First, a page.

In yesterday's Portland Press Herald I have the news that Maine Gov. Paul LePage has revoked his own 2011 executive order directing state agencies and departments to work toward better cooperation and communication with the state's four federally-recognized Indian tribes.
Reaction has been one-sidedly negative. Here's Penobscot Chief Kirk Francis in the story:
“I don’t understand the value of the governor of the state taking the time to revoke such an order,” said Kirk Francis, chief of the Penobscot Nation, whose reservation is north of Old Town. “It does nothing but fuel an already volatile relationship.
“It seems like what they are saying at the end of the day is that we will respect your sovereignty as long as you do what we tell you. That’s not how sovereign relationships work.”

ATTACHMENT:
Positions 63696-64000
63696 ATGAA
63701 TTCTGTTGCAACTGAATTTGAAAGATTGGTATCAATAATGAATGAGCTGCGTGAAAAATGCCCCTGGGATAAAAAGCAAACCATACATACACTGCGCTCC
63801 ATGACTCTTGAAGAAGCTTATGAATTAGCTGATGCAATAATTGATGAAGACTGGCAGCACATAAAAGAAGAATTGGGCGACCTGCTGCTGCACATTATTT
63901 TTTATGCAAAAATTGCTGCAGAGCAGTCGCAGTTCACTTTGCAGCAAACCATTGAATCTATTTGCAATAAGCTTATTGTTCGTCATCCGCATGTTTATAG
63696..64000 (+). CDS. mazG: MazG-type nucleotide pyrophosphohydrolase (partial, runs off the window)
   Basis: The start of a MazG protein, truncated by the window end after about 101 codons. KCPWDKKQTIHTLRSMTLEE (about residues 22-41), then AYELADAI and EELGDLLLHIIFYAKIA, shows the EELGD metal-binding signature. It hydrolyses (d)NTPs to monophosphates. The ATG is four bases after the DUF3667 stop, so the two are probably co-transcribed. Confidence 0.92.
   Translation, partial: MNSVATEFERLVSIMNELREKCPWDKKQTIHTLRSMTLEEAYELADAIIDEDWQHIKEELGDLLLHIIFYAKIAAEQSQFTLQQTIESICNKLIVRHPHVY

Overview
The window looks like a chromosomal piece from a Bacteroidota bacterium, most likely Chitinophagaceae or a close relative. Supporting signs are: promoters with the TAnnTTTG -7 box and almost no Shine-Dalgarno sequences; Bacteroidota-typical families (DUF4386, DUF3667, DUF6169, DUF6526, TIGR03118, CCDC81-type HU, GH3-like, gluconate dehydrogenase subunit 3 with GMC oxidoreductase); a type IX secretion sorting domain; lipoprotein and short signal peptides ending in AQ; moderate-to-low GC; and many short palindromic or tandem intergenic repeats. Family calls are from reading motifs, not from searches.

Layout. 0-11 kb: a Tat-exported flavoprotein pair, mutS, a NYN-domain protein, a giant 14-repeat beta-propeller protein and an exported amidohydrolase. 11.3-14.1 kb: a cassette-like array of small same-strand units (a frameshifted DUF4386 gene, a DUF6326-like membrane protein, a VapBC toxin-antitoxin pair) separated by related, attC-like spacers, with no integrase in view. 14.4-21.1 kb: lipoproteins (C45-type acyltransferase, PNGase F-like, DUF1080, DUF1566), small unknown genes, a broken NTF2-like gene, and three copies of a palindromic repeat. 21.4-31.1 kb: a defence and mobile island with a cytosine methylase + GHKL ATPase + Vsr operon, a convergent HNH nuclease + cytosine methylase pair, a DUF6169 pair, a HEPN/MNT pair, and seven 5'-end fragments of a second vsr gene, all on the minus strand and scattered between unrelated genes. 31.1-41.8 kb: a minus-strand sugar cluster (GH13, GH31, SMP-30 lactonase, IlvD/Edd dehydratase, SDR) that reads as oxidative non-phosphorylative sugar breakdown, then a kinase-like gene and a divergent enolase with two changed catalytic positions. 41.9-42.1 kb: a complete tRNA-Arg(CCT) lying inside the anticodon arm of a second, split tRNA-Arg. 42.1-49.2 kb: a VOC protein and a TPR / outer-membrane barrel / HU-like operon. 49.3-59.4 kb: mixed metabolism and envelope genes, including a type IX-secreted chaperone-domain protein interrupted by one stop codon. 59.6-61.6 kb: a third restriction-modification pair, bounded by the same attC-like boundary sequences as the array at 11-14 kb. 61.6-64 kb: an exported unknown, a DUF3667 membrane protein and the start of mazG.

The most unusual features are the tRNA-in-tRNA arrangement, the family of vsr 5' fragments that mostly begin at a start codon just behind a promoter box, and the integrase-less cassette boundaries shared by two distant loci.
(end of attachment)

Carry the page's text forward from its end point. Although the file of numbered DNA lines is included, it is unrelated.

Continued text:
The governor's office has nothing further to say. They didn't respond to requests for comment, and simply read the Associated Press part of the preamble of the governor's written revocation order.
The Penobscot Nation is involved in a dispute between the federal government and the state over water pollution in the Penobscot River, while both tribes have a long history of conflict with the state over the meaning of the 1980 Maine Indian Claims Settlement Acts, described briefly here as part of my 31-part series "Unsettled." (The latter available as an ebook here.) LePage has expressed anger over the federal government having effectively backed the Penobscot point of view in regards to water pollution, calling an Environmental Protection Agency decision to that effect "outrageous."
The AP and MPBN both picked up the story, and the Press Herald's editorial board ran this editorial on the issue today.